The development of video gaming technology has been no more apparent than in the improvement of the best Formula 1 games. Experiencing the latest F1 video games is barely comparable to the 1980s efforts on the Commodore 64.

There were no licenses handed out until the early 1990s. A wide range of developers have tried their hand at Formula One games, but just like F1 betting, it’s been hit and miss. Some have flopped, others have shone.

Best F1 Video Games Of All-Time:

  1. F1 2020

  2. Grand Prix 3

  3. Formula One: Championship Edition

  4. F1 Race Stars

  5. F1 2013

  6. Grand Prix Challenge

  7. Nigel Mansell's Grand Prix

  8. Formula 1 97

  9. F1 World Championship - Sega Mega Drive

  10. Spirit Of Speed 1937

Although they may not feature in the best selling video games, there have been some brilliant Formula One offerings over the years. Here are 10 of the best F1 games ever…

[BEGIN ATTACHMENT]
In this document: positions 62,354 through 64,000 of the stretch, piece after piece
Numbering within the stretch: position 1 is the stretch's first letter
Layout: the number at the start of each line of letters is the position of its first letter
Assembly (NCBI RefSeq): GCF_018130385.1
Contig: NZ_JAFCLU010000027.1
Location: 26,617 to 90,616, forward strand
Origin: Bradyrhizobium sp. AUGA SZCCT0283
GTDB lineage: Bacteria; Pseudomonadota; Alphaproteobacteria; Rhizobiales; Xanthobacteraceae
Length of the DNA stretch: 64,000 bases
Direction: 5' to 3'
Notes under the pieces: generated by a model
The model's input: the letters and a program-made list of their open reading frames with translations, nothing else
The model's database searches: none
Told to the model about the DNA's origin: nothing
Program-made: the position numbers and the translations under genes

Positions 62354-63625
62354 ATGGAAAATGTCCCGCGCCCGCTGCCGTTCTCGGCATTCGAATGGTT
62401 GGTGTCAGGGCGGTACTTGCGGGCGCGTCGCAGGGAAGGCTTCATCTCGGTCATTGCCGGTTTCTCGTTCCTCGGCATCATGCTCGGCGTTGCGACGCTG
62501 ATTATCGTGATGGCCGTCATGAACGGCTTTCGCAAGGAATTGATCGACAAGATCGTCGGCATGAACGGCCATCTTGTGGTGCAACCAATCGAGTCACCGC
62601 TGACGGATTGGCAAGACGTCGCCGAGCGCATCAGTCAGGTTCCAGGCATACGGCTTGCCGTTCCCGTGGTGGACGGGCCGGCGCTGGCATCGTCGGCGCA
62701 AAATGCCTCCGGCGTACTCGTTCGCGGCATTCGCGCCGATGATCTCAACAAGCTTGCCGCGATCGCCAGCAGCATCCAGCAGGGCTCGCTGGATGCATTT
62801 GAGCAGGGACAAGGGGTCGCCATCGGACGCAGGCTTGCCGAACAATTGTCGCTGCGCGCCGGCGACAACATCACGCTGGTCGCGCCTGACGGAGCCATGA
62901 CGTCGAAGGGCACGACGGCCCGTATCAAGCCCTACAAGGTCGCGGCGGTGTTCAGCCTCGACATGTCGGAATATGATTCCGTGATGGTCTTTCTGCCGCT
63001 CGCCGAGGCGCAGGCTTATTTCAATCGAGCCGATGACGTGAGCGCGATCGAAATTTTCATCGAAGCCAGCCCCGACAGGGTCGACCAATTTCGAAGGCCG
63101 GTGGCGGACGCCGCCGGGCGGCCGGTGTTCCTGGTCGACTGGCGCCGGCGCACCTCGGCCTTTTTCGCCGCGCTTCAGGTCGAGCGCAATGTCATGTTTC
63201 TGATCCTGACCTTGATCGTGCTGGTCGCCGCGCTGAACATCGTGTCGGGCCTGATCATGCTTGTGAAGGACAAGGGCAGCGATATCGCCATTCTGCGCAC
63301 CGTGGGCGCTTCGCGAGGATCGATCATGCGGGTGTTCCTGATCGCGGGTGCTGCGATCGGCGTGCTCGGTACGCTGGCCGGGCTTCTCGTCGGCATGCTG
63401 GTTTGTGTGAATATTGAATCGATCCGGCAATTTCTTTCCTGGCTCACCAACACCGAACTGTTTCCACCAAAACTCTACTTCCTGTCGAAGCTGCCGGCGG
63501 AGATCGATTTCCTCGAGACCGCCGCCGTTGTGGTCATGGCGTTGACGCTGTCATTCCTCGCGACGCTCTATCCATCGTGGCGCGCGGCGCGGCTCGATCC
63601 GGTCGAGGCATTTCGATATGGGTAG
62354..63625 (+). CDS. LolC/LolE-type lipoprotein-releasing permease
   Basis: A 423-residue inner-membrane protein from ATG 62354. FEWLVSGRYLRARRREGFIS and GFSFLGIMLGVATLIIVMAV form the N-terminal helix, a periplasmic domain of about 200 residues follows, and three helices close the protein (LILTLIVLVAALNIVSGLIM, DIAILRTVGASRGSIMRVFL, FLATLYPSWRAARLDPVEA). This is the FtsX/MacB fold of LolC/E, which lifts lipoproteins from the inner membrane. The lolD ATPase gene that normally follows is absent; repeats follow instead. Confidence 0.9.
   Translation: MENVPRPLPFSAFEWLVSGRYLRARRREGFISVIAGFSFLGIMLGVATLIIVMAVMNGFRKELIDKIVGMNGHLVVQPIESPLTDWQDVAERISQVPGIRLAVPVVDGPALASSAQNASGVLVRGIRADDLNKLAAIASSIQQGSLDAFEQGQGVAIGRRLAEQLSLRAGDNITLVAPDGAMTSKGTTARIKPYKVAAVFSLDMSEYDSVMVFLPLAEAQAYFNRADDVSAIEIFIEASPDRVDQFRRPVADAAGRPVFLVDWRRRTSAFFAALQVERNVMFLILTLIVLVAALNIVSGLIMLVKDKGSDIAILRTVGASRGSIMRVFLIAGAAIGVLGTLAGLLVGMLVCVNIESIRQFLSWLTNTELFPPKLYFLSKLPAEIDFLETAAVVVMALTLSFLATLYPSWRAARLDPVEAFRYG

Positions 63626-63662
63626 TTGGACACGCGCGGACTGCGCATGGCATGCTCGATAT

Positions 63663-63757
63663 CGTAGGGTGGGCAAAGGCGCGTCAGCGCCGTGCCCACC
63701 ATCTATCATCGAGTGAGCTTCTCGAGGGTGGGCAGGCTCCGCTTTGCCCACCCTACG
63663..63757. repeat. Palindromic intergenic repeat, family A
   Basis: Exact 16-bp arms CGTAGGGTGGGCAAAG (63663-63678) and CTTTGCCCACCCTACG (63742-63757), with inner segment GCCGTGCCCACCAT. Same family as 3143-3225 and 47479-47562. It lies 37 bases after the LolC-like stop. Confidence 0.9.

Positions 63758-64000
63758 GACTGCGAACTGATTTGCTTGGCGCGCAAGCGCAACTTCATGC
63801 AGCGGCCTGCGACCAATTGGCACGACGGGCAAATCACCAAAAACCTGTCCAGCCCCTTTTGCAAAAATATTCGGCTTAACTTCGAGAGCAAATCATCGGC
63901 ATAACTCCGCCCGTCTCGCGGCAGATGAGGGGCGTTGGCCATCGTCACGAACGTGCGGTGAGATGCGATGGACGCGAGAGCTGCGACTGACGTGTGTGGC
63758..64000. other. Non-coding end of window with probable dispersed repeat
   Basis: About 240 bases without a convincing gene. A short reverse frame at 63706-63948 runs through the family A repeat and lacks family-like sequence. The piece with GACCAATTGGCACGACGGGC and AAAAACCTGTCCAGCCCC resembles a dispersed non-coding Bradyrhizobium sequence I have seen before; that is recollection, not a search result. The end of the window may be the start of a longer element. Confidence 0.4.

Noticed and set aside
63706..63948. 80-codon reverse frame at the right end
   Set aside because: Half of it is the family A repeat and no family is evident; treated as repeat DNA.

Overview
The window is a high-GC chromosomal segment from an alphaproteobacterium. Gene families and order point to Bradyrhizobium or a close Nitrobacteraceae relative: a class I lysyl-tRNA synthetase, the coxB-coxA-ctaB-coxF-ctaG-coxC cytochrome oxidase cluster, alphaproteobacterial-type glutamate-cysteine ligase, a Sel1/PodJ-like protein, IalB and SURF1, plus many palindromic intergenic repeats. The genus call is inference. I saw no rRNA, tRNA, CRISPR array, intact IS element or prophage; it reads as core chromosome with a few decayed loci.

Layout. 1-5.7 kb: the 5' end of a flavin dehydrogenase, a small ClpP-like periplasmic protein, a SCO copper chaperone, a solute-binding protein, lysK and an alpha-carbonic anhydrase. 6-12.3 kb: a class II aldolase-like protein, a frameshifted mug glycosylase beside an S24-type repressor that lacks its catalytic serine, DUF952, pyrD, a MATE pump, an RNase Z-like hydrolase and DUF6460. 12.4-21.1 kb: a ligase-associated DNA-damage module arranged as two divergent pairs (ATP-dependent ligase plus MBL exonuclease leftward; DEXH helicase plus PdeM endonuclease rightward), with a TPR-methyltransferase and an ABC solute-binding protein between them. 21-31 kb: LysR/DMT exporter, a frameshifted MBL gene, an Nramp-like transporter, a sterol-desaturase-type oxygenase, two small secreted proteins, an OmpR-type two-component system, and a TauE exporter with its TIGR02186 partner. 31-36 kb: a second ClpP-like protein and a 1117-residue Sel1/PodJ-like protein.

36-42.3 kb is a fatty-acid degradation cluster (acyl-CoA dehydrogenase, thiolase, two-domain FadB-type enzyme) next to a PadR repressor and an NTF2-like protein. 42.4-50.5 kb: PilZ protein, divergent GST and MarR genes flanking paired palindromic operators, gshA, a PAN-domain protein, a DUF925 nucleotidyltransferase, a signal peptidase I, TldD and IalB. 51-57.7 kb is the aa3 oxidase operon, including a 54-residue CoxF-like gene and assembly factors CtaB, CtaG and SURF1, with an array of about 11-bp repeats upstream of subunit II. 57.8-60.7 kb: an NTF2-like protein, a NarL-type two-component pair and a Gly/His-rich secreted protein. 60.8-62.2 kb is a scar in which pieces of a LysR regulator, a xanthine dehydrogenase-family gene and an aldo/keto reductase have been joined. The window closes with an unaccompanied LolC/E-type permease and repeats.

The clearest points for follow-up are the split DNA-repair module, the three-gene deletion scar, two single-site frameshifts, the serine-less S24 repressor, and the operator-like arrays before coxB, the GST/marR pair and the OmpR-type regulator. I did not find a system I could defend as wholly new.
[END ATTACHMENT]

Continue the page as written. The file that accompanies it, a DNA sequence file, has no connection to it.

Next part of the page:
10) Spirit of Speed 1937

It would be kind to say Spirit of Speed received mixed reviews, and it’s a tenuous qualifier for this article. Released in 1999, Spirit of Speed aimed to give gamers a taste of the early days of motor racing, the danger, the thrill of 1930s cars and circuits.

GameSpot and IGN gave brutal reviews, citing poor graphics, loading times and car controls. Spirit of Speed wasn’t perfect, but it was different, and that earns extra marks here.

Hours could be wasted away flying around tracks unavailable on modern era games, pushing raw machines to the limit to see how much you could squeeze out of them before the engine caught fire.

9) F1 World Championship – Sega Mega Drive

The days of the Sega Mega Drive meant the racing experience was more pixels than realism, yet F1 World Championship was a solid effort given the technology of the time.

Drivers flew through tunnels and over crests, albeit on tracks that didn’t hold much relation to their real life counterparts.

It was the early 1990s and this was as good as it got. F1 World Championship was one of the first tasters of what Formula One gaming could, and ultimately did, become.

8) Formula 1 97

Sony’s second effort in the F1 gaming space was a belter. Formula 1 97 is regarded as one of the best racing games ever.

The inclusion of Murray Walker’s commentary is enough to warrant a spot in the top 10. It also represented a real leap forward in the versatility of F1 games.